|Anax parthenope (Selys, 1839), the
Lesser Emperor is a dragonfly of the family Aeshnidae. It is found in Southern
Europe, north Africa and Asia. In the east of its Asian range (including
China, Hong Kong, Taiwan, Japan, Korea, Southern Far East Russia, South
Siberia) the subspecies Anax parthenope julius (Brauer, 1865) occurs, which
might prove to be a distinct species.
Length around 71mm, the Lesser Emperor
is a larger insect, the blue band extends down the sides of the abdomen,
the eyes are green (as opposed to brown) and the abdomen is predominantly
greenish-brown (as opposed to yellow-brown in the Vagrant). Male Lesser
Emperors also have a waisted abdomen. Females are similar to males but
usually duller, lacking males pinched waist and having brownish, rather
than green eyes.
A. parthenope is smaller and less
colourful than its relative but much more common the Anax imperator (Emperor
Dragonfly). In general appearance, especially when seen on the wing, A.
parthenope is similar to A. imperator but A. parthenope tends to hold its
abdomen straighter than A. imperator. A large dragonfly seen in flight
with a bent abdomen is most likely to be A. imperator rather than A. parthenope.
A. parthenope has a very noticeable blue saddle at S2 and S3 which can
be seen in flight which is in contrast to the rest of the abdomen which
is brown. There is a yellow rin at the base of S2. The eyes are green.
It is similar to A. ephippiger although A. ephippiger is slightly smaller
and slenderer and its blue saddle does not wrap around S2 but is mostly
blue on top. A. ephippiger has brown eyes.
This rare vagrant is also likely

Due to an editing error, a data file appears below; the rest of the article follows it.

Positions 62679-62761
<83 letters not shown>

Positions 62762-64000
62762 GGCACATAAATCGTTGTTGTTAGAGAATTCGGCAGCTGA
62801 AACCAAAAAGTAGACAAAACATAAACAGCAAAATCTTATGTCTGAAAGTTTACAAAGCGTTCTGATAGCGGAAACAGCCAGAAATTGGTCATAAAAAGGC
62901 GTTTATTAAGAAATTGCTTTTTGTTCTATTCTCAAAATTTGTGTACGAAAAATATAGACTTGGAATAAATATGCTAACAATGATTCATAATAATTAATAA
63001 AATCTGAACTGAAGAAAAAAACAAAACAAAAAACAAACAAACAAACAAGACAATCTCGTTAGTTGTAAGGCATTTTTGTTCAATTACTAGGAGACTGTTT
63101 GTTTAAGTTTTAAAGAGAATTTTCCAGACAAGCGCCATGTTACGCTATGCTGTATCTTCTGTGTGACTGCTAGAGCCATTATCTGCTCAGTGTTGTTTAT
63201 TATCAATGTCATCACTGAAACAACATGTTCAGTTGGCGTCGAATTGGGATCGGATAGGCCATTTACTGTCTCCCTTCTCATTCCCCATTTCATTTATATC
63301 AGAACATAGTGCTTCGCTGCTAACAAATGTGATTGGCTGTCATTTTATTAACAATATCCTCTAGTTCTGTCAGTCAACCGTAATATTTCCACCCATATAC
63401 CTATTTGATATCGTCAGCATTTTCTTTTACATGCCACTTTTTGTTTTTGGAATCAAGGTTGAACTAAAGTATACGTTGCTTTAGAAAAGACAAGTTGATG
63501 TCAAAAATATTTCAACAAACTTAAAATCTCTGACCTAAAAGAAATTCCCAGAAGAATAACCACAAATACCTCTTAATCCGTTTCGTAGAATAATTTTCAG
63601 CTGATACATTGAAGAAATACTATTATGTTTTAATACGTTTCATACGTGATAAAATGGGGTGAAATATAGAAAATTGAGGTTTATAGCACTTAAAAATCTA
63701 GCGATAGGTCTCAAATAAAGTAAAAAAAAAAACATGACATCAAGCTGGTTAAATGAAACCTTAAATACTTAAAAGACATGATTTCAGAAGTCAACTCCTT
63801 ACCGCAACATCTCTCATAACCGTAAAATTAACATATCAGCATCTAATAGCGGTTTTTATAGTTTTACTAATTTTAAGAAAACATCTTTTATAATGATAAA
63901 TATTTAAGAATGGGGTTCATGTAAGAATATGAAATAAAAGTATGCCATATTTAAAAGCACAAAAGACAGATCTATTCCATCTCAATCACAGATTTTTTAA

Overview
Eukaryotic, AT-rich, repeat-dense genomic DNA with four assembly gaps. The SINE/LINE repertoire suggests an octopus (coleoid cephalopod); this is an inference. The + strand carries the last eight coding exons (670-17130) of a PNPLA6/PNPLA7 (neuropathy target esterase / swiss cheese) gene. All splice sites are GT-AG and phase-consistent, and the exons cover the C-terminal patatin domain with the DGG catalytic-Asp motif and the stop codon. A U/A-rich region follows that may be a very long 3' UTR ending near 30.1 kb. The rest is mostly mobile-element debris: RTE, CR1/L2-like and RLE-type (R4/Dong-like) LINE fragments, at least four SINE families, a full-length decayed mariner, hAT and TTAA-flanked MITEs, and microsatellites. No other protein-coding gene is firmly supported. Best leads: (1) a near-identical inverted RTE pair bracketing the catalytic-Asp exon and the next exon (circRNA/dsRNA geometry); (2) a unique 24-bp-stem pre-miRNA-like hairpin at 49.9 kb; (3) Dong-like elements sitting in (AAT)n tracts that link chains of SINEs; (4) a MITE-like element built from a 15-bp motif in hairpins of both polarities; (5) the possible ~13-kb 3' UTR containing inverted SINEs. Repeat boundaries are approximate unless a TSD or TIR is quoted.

to be confused with Migrant or Southern Hawker. It is immediately told
from hawkers by the lack of black markings on the thorax. The most striking
feature is a pale blue band around abdominal segments 1 & 2, contrasting
with the rest of the largely plain brownish abdomen.
Breeds in ponds and small lakes and
can tolerate brackish water.
Like the Blue and Vagrant Emperors,
the Lesser Emperor has been extending its range Northwards. It's now a
fairly common sight as far North as the Netherlands, even though its European
home is still in the Mediterranean basin.
In the south of its range A. parthenope
can be on the wing in March. It is most commonly seen from June to September
but can still be around in November. Often seen patrolling around ponds,
lakes and other still water. Where it occurs with A. imperator it is usually
less abundant. When A. parthenope and A. imperator occur at the same ponds
A. imperator is dominant. Male and females mate in the normal dragonfly
manner and after mating the pair stay in tandem and egg-laying usually
occurs whilst still in tandem. This behaviour not seen in other European
hawkers with the exception of Aeshna affinis, although two migrants to
Europe, A. ephippiger and A. junius also oviposit in tandem. Eggs are inserted
into plants or in mud and hatch out in two months. Larval development takes